Are you living YOUR life, the life you want to live? Are you so busy that you constantly “don’t have time?” To whom and to what are you giving your time? What beliefs drive your actions? Have you ever thought about this? Does life have to be this hectic? Do you want a different life, but don’t believe it’s possible?
How would you feel if you could have a different life, the one you want to live? Would you dare to take action (or less action)? What if you knew that once you climbed the hill and descended into the valley of your changes, that you could experience a more fulfilling and joyous life? Let’s take a peak over the hill together…
That Sucking Sound
Have you ever felt that the joy was sucked out of your life long ago? Oh, there are the moments of laughter and a few smiles, but overall life seems like a treadmill. You are not alone in feeling this way. Our style of living here in the West has us living a life in constant motion with no time for reflection and rejuvenation. It’s someone else’s life, a life of “shoulds.”
You should do this.
You should be that.
You should have this.
You should fear that.
And if you’re not, well then you’re just not quite measuring up, are you? And so to meet these “shoulds” we run around like crazy doing this, buying that, and never really feeling like we’re living the life we want. We figure we’ll live the life of our dreams when we retire, but tomorrow is never guaranteed, so why do we put off our happiness?
Most people believe this rule: “if you’re not measuring up, then you’re not allowed to be happy.” (Notice how you may do this. Example: If you’re not “thin enough” then you don’t allow yourself to be happy. Insert any of these //rich enough//productive enough// big enough house// right job// right spouse-partner// finished to-do list//etc. ) But, the problem is, although we may measure up here and there, we never really arrive at that perfect ideal of “doing, being, owning, worrying.” There’s always more we can do.
More, more, more brings less, less, less true happiness. (Tweet this)
I’d like to share a passage from “Life’s Operating Manual: With the Fear and Truth Dialogues” by Tom Shadyac:
“What if I told you that you are more than likely asleep. And by asleep, I mean that your thoughts may not be your own, that you are in all probability under the influence, even under the control, of someone else. …
Never before in history have human beings become subject to so many sources of influence……computer screens, our televisions, even our phones….e-mails, a magazine….everywhere we turn someone is selling something, pushing a product, a promise, a lifestyle. And the theme that undergirds these messages is clear. We are told not that we already are someone, beautiful in the eyes of a loving Creator, but that we have to be someone. ‘Here’s what success looks like! It wears a suit and a tie and comes with a certain income, job status, and body type.’ …..The message is transparent and telling: as currently constituted, we do not measure up.” – Tom Shadyac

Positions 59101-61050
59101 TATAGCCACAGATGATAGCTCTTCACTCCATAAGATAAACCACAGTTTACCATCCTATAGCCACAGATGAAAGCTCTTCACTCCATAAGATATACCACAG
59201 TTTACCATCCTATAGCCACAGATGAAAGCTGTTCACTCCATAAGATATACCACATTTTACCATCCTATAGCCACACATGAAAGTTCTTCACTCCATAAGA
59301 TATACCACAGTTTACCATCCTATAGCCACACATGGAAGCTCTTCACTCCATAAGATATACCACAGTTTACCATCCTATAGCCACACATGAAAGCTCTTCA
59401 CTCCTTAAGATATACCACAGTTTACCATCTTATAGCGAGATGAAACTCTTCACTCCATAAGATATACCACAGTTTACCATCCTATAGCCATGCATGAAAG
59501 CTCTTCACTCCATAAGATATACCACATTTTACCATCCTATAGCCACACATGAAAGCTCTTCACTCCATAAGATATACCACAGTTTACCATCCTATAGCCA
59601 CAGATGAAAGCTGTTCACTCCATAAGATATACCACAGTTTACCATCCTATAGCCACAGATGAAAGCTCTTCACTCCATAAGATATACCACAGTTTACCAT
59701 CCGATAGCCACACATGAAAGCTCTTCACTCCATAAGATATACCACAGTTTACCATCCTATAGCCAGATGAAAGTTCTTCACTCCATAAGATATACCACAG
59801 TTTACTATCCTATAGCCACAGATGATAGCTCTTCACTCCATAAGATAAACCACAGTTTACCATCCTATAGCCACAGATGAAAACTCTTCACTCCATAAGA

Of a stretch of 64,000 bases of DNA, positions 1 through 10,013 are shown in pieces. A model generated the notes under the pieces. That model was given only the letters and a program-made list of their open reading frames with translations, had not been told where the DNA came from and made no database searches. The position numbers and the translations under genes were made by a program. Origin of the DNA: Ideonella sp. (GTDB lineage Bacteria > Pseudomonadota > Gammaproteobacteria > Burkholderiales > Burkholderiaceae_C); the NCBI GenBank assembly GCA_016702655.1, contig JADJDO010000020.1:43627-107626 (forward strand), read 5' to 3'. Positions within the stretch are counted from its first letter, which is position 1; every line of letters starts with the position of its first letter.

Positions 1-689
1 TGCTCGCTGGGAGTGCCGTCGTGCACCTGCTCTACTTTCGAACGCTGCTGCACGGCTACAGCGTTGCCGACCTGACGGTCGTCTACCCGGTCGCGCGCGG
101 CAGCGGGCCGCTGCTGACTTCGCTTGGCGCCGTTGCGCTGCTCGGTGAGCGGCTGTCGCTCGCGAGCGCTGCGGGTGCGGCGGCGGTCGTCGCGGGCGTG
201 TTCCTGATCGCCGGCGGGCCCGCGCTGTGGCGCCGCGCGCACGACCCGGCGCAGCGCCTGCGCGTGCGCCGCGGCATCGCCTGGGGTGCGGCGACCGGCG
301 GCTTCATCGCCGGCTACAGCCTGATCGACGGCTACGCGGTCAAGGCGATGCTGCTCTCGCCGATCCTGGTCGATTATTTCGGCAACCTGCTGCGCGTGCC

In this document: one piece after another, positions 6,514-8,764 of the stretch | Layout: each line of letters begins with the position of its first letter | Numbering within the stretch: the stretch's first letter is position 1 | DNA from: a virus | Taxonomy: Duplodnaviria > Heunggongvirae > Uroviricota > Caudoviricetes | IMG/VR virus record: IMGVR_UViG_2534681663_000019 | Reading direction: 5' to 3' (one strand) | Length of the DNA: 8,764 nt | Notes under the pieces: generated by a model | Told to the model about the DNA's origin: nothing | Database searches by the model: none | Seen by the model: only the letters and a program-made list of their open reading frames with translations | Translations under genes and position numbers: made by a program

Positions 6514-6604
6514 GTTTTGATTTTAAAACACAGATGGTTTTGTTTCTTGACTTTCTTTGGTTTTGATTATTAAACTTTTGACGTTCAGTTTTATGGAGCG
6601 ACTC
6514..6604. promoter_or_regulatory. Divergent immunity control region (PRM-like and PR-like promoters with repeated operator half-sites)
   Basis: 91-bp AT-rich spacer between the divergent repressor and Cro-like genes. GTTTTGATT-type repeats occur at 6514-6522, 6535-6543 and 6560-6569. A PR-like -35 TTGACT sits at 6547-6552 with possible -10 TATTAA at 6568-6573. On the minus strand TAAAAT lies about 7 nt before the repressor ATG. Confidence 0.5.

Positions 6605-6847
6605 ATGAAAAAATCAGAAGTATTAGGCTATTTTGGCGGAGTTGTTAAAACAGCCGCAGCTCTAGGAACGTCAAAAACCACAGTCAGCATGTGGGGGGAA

So what can you do? How to make a change?
Start by taking an inventory of how and where and why you spend your time. (After we finish this exercise, we’ll see where you can change your habits to be more in line with your soul’s true desire and where you can remove/replace some limiting beliefs you have picked up along the journey of life.)
Time Analysis Exercise
Think of your average day and put together some approximations of how you spend your time. You could observe and record your daily activities for a few days if you choose, but likely you can just put together some quick estimates to get an overview of how you are spending your precious time. Just be as honest as possible.
Here are some common daily activities you can measure to get you started. Download & print these Daily Activities and write down next to each one how much time you spend on each per day. There are blank spots on the downloadable worksheet where you can add other activity categories.
For each activity ask yourself if you are spending the amount of time that you want, that is good for your body and soul. Then put a check mark. For each activity that you think needs a change put an X.
- Personal hygiene
- Clothes – getting dressed, buying clothes, cleaning clothes,
- Preparing food
- Buying food
- Your Work Job
- Hours that are productive
- Hours that are unproductive due to you should leave and get some rest but instead in a state of exhaustion you just keep plugging away.
- Your Home Jobs (garbage, laundry, outdoor maintenance, cleaning, doing dishes, etc)
- Watching TV – shows you really enjoy and enrich your life according to what you value
- Watching TV – things that don’t enrich your life, but just serve as “relaxation” or “filler”
- Surfing the Web
- Emails – personal
- Emails – entertainment/subscriptions
- Emails – solicitations
- Paying Bills
- Facebook/Twitter/Pinterest/ Social Media
- Browsing catalogs whether in print or online
- Reading – magazines
- Reading – the news
- Reading – topics that really matter to you
- Reading to your children
- Conversations with your children (where you are fully present)
- Conversations with your partner (where you are fully present)
- Conversations with friends
- Conversations with family members
- Conversations with new people
- Creativity activities (fill in the blank – writing, art, crafts, building things, creating ideas, etc)
- Music activities – singing, dancing, playing music
- Moving your body – exercise, yoga, gardening, dancing
- Social events you want to participate in
- Social events you feel obligated to participate in
- Bringing your child to activities you think really have a positive influence for your child